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The individual mandate is too good of a deal, not too bad of one

"While the eventual health care legislation is likely to be a boondoggle, it at least holds out the hope of partially remedying the present system’s worst injustice," writes Ross Douthat on his new blog. "The way our mix of semi-free markets, tax breaks and government subsidies interact to price millions of Americans — some of them lower-middle class, some of them sick, some of them employees of small businesses, some of them self-employed — out of the insurance market entirely."

Moments later, however, Ross goes on the attack against the individual mandate. Millions of Americans -- he uses 18 million, the same number that won't have coverage, but many of those folks are exempted from the individual mandate -- "will be paying more and getting exactly nothing in return."

But what's the alternative? No one wants an individual mandate. But the folks who spend all their time trying to solve the first problem Ross describes have concluded that you can't do it without an individual mandate. After all, why do people get priced out of insurance? The answer, aside from "they're poor," is that they're bad risks. They're older, or they're sicker, or they've been sicker at some point in the past, or they work at a dangerous job or a job associated with chronic injuries.

If reform simply forces insurance companies to sell to these people, then prices skyrocket for everyone, as the sicker or the older rush into the market, while the young and the healthy hang back. In that scenario, you've not solved the problem of pricing people out. You've arguably worsened it. If you want to solve the problem of pricing out but you don't want an individual mandate, you need to think of an alternative to it.

Moreover, it's simply not true, as Ross says, that the people paying the $750 individual mandate penalty get nothing in return. Far from it, in fact. For one thing, they get access to emergency care, as happens now. For another, they get the chance to come back into the system when they actually need insurance. Someone who puts off purchasing coverage and then tries to buy Aetna's plan the first time they collapse unexpectedly will not be sold a plan. Having chosen not to buy insurance when they didn't need care, they can't buy it now that they do need care. They become the priced out or, in some cases, locked out.

Under reform, these people get the chance to come back into the system when they need coverage. They can't be discriminated against. Indeed, you can argue that these folks, the ones willing to game the system, are the most advantaged of all the groups. It's why the individual mandate should be stronger, not weaker, than it is now. This isn't the biggest deal at the outset of the plan, as there's fair evidence showing that people overvalue insurance and will buy it even though paying the penalty is a better deal. If that turns out to be wrong, you can strengthen the mandate down the road. But the economics of the situation favor the people who decide to pay the penalty rather than purchase insurance, not the other way around.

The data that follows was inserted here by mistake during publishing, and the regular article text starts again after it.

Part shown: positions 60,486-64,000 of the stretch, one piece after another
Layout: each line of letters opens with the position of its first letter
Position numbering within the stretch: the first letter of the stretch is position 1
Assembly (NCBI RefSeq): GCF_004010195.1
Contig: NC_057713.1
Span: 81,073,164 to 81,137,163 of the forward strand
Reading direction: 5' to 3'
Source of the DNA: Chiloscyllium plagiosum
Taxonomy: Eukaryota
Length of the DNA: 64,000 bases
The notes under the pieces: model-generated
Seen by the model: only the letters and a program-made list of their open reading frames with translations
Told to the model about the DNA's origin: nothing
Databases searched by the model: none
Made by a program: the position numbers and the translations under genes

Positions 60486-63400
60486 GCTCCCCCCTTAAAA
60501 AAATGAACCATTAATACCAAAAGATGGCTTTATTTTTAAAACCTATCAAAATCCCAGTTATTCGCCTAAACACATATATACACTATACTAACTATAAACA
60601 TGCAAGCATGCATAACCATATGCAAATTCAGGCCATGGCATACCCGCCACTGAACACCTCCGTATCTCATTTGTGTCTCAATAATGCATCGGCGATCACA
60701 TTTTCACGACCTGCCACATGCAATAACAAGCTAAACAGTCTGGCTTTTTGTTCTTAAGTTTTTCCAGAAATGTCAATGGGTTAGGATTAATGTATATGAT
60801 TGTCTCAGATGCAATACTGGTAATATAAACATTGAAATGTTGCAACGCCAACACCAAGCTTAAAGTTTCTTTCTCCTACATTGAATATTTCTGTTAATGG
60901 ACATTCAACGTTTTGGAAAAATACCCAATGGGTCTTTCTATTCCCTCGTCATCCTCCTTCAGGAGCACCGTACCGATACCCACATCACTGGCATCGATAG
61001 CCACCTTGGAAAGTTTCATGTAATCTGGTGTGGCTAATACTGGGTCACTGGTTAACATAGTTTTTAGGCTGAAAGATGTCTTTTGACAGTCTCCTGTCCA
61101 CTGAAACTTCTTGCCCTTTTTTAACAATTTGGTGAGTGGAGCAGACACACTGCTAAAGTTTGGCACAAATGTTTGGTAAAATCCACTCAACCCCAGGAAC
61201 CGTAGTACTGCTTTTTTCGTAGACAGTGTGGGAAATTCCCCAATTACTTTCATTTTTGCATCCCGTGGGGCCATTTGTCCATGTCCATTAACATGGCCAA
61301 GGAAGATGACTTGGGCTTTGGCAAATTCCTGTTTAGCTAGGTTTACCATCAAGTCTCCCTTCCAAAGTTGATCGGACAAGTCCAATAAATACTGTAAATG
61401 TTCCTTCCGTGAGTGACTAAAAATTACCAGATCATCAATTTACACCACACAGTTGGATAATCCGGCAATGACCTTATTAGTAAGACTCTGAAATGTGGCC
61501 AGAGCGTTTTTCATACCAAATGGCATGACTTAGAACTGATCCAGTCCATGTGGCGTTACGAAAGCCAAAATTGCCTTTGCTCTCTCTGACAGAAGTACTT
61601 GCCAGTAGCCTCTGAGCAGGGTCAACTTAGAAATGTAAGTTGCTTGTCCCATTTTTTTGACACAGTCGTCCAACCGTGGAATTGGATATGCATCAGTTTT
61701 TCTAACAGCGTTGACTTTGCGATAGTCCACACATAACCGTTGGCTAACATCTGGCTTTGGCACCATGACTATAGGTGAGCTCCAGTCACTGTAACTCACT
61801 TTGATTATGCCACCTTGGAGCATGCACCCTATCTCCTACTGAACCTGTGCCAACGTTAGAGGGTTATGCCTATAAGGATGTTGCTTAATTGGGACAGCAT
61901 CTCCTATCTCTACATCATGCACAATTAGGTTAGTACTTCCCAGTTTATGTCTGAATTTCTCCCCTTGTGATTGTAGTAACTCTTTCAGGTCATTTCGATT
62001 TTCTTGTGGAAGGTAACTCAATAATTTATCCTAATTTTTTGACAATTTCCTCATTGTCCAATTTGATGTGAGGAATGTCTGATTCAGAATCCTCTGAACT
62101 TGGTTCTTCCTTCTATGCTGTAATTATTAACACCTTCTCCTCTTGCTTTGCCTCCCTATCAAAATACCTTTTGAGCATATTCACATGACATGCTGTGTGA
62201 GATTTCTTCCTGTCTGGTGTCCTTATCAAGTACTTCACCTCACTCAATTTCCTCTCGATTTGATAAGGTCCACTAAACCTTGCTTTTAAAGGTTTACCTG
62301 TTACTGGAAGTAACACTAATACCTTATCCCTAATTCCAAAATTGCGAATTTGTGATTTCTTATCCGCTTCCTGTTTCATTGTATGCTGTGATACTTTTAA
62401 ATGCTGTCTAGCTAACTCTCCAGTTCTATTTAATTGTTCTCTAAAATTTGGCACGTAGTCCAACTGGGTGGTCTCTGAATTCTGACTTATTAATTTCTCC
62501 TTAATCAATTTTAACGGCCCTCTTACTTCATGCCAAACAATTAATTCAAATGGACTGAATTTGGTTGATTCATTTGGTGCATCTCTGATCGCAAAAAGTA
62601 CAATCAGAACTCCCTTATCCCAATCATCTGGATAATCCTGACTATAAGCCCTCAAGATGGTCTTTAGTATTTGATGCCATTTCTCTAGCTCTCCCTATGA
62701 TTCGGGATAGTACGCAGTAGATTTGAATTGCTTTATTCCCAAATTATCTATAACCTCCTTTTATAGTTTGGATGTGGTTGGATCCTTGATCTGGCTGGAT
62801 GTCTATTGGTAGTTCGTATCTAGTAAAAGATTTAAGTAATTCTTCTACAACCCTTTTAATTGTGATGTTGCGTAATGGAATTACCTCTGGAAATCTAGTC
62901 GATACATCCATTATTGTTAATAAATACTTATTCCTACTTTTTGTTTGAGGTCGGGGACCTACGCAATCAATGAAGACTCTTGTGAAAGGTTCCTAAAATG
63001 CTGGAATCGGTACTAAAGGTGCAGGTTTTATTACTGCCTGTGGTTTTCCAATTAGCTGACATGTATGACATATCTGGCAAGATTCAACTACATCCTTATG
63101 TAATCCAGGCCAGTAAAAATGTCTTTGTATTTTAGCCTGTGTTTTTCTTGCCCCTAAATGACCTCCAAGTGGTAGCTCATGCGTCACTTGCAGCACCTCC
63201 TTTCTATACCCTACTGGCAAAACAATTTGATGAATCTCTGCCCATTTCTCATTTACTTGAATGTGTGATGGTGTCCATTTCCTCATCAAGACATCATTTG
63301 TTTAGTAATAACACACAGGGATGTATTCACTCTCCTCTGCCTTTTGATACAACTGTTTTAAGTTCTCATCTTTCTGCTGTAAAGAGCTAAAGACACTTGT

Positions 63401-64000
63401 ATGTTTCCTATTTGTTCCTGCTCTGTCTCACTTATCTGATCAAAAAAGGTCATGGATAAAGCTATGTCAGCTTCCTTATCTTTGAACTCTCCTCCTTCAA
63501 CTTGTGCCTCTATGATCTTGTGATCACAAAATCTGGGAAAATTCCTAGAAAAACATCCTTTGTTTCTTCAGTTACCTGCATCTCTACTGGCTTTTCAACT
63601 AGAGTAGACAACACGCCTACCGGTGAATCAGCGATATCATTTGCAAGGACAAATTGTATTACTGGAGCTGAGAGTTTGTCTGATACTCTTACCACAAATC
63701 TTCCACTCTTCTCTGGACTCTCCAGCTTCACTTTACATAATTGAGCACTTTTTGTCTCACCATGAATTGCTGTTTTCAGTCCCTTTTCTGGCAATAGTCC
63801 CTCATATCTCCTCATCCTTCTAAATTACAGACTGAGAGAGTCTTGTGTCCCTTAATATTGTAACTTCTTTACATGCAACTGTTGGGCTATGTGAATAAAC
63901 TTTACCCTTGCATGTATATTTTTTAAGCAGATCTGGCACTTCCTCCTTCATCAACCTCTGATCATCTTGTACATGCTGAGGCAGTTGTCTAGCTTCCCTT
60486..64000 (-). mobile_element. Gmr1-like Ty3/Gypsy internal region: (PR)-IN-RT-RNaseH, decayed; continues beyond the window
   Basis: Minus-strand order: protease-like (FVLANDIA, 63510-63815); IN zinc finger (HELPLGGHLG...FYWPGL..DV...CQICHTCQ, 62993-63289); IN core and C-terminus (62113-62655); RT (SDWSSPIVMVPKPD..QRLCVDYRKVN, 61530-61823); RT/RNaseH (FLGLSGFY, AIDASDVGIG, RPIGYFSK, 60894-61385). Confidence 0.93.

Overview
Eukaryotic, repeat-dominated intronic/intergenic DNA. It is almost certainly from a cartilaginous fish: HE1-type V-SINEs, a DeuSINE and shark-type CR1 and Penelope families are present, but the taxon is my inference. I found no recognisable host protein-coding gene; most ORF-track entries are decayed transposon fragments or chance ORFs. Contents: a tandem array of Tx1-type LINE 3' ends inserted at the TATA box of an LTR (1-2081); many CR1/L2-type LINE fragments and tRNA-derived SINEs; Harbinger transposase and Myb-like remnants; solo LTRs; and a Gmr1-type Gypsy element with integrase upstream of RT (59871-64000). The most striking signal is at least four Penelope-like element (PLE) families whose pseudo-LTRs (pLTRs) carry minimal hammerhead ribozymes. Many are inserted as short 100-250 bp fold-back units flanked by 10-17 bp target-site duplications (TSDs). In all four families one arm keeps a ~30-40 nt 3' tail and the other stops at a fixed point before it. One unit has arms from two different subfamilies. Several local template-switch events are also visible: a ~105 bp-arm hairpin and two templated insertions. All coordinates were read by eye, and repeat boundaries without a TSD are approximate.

By Ezra Klein  |  November 18, 2009; 12:52 PM ET
Categories:  Health Economics , Health Reform  
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Comments

60 vote point of order after conference

http://blessedistruth.wordpress.com/2009/11/16/i-like-it/#comment-281

So there’s a — there’s a real risk if they were to lose that vote for them.

(Meaning a real risk for centrist Dems. Wouldn’t it be even riskier to vote for something they have repeatedly stated they will NOT vote for, such as a public option?)

(So Reid will have to get to 60 after conference. I would think that would be a real motivator for Reid and Pelosi NOT to veer left. So maybe we will end up with Snowe’s trigger after all.)

Posted by: SisterRosetta | November 18, 2009 1:20 PM | Report abuse

For another, they get the chance to come back into the system when they actually need insurance. Someone who puts off purchasing coverage and then tries to buy Aetna's plan the first time they collapse unexpectedly will not be sold a plan.

-----------------------------

Ezra,

I don't get why some people don't understand the individual mandate and the need for a strong penalty and the fact that the change in the SFC version is absolutely why insurers spoke up when and how they did (and then got blasted for speaking the truth that was later spoken by others including CMS). Go try and buy flood insurance when you've got water pouring into your basement. Go try to buy homeowners insurance when your house is on fire. How about you pay property taxes JUST WHEN your kids are in school.

These are all examples as to why risk pools require EVERYONE to be accountable.

Posted by: visionbrkr | November 18, 2009 1:23 PM | Report abuse

There have been studies done on how long people carry insurance in Massachusetts which indicates that the free rider problem is worse than you'd think. There are some people who have more guts and time to play this game that I would.

Economically, the mandate is a mandate, but legally, it's a tax that you don't have to pay if you have insurance. Many of the benefits you get from any specific tax are at best indirect anyway.

Posted by: windshouter | November 18, 2009 2:09 PM | Report abuse

Ezra,